Wednesday, December 20, 2006

Honoring her father's 30 years of Naval service

Belle has not been quilting long. You wouldn't know that by looking at her piecing. Her work is precise, clean, trimmed and pressed. I love to quilt for her. I know that I can do stitch in the ditch without fighting with the seams.

Belle made this quilt for her 90-year old father to honor his 30+ years in the Navy. She used patriotic fabric with war posters and flags on it.

Belle was in the local quilt shop, The Crazy 9 Patch on Saturday and saw Martha's, the shop owner, quilt hanging behind the cash register. Martha's was my first Circle Lord quilt. I used concentric circles on it. She loved it. Well, so did Belle. She asked if I could get it done before Christmas and she wanted the concentric circles. Hey, I'm a Navy retiree too, so of course I told her I would fit it in.

I put big stars in the patriotic blocks and put the concentric circles in the alternate 4-patch combo block.
The front:



The back:


Corner detail:


And the other bottom corner:

Stitch in the Ditch (SID)

To SID or not to SID...that is the question.

Many longarm quilters consider stitch in the ditch to be custom work. It can be very time consuming and hard on your nerves.

Quilters who have never used a longarm don't generally think about how difficult stitch in the ditch (SID) can be. When you compare SID on a domestic sewing machine (DSM) against a longarm, some of the difficulty is not readily visible. I mean, really, you can't see it! First, on a DSM, your eyes are usually only about 12-15 inches from the needle. And you can easily get your eyes down closer to see details. On a longarm, that distance can jump to 24 inches. And without rolling the quilt, you usually cannot get much closer than 8 inches to the stitching unless you climb on the machine...which is not recommended. My first quilt teacher, Janet Haas, taught that all that mattered when you quilt on a DSM is the "4 inches around the needle". The longarm has 23 square feet available without advancing the quilt. Size does matter.

Then there is the speed of the needle. A DSM runs about 400 - 1000 stitches per minute while the longarm zooms along at 2400 to 3000 SPM top speed. That doesn't mean that longarmers (LA) always sew that fast. But I have to admit that I can sew a straighter line moving pretty fast rather than crawling along. I think this is true of most quilters, though. Try drawing a straight line with a pencil. If you just move the pencil without thinking about how fast you are going or how straight the line is, you can get a pretty straight line. But when you slow down, your hand jiggles a bit and you get bumps in your straight line. On the longarm, because it is faster than a DSM, if you jiggle, you can put quite a few stitches into the quilt before you stop. Which means you will lose more time to rip out bad stitching. I won't even go into the aches I get when I do a lot of SID. It requires control. My shoulders and elbows must be kept at a certain angle. SID is no place to loosen your shoulders and relax.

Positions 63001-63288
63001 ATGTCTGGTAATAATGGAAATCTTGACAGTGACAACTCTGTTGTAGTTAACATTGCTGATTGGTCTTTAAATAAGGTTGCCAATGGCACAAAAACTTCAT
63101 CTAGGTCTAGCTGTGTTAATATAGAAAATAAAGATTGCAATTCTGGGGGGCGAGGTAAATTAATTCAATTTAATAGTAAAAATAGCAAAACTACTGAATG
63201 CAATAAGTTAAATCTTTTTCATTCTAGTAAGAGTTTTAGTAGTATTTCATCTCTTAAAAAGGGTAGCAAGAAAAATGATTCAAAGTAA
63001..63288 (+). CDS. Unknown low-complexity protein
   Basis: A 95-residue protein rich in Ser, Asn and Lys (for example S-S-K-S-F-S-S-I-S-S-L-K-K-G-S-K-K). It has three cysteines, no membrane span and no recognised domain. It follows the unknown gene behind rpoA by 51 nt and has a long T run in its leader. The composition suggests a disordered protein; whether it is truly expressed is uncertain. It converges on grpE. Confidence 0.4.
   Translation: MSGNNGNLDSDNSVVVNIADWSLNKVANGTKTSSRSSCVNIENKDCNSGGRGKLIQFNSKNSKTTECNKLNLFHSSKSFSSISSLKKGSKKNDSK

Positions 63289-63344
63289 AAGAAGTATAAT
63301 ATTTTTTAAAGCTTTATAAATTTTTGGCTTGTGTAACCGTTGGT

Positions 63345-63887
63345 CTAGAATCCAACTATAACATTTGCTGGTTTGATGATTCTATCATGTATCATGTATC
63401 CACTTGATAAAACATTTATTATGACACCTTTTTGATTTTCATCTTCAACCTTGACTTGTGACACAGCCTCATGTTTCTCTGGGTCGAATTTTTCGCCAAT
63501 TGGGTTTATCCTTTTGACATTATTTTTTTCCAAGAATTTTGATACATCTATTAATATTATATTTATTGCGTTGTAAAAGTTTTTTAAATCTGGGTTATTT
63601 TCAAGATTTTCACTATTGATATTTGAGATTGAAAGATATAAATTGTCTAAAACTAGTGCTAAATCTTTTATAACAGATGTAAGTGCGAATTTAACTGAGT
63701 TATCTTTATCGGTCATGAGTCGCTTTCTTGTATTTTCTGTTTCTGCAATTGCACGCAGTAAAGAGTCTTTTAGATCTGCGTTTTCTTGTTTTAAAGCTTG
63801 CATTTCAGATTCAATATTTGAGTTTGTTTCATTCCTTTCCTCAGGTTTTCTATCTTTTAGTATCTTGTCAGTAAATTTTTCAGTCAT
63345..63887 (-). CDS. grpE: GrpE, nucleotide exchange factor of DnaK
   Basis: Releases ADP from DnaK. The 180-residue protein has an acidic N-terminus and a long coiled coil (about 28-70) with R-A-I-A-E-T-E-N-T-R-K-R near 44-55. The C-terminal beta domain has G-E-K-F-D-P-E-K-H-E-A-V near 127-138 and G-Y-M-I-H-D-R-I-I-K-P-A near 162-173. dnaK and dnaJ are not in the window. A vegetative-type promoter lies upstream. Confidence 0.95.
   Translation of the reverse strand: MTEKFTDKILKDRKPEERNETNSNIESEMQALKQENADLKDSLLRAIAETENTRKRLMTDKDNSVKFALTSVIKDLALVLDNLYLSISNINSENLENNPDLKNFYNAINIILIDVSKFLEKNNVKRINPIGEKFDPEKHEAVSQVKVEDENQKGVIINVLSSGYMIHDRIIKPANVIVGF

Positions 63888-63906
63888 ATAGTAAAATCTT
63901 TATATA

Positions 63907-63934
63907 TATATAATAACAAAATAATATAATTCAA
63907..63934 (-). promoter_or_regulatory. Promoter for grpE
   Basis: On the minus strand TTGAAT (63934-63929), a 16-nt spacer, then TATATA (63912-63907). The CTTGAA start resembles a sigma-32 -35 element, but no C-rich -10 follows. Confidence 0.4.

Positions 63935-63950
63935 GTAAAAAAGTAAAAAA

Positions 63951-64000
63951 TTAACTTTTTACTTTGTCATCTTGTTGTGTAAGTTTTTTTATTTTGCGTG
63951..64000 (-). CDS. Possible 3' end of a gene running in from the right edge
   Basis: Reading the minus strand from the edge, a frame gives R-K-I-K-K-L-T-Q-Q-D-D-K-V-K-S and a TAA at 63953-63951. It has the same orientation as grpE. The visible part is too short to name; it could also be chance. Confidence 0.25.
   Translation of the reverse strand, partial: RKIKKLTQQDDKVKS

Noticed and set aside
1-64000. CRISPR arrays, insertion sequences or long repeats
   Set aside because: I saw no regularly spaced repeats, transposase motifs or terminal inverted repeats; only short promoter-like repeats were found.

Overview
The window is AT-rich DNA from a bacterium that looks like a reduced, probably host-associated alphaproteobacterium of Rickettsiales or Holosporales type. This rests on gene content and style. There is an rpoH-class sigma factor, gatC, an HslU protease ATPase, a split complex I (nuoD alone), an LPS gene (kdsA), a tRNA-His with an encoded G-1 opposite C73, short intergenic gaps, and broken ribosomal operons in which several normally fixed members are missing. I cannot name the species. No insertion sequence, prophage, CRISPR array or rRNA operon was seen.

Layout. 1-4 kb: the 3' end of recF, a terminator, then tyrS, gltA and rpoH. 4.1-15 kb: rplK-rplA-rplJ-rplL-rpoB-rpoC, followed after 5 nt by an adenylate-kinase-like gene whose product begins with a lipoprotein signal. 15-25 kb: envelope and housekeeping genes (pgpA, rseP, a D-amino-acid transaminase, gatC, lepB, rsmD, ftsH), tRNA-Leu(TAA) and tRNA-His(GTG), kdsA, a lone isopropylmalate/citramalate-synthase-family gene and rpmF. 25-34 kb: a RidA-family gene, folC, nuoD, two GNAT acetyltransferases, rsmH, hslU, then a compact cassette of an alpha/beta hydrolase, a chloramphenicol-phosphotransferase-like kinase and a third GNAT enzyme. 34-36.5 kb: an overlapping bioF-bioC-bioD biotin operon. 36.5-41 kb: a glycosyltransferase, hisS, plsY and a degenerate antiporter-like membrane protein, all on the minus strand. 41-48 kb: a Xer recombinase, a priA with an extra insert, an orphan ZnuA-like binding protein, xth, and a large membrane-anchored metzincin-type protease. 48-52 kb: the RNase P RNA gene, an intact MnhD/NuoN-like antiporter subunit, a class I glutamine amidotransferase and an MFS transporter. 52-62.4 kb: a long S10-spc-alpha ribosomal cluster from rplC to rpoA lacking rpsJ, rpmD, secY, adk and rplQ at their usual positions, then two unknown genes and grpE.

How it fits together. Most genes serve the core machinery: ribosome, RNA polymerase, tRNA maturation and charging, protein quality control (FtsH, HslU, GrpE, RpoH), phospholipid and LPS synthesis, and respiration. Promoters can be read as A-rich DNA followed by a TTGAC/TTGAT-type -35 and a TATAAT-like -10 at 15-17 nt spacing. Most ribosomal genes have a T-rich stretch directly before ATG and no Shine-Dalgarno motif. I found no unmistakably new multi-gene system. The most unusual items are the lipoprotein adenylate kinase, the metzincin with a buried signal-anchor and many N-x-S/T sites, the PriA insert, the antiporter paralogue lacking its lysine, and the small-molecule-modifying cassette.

The foot can help or hinder you. On a DSM, the footprint of a walking foot can span an inch or more which can help stabilize the quilt and the stitch. The feed dogs are down but the foot is securely on the quilt. On a longarm, the foot is called a 'hopping foot'. That's because it 'hops'. With each stitch the foot raises and lowers with the needle. This helps with getting over bulky seams. But the light touch of a hopping foot means that it can be thrown off by seams which have not been pressed consistently. I can be cruising along in the ditch and hit an area when the piecer forgot to press this part of the seam and it's like hitting a bump in the road. Grrrr, I stitched a little bump into the quilt. Now I have to pause and rip out the oops-stitches and re-do the SID, sometimes one slow stitch at a time to make sure the needle goes where I want it to go. It can be grueling work.

So, for me, it is all about the piecing and the pressing. Even a well pieced quilt top that is not pressed well can be a bear to quilt. When I get a badly pressed quilt top, I make a mental note, NO SID for this one.
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My life has changed in the last couple of years - some bumps, I retired from quilting, and then I moved to Texas. I'm anxious to see what new adventures await me in the next phase of my life.

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Ramona, California, United States
I started quilting when a quilt shop opened in our little town in January 2004. I have been hooked ever since.

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Books I"ve read lately

  • The Help (Kindle)
  • The Appeal by John Grisham
  • Secret Life of Bees by Sue Monk Kidd
  • Water for Elephants by Sara Gruen
  • To Kill a Mockingbird (again) by Harper Lee
  • Bleachers by John Grisham

This is called Fruit Cocktail

This is called Fruit Cocktail
It is all batiks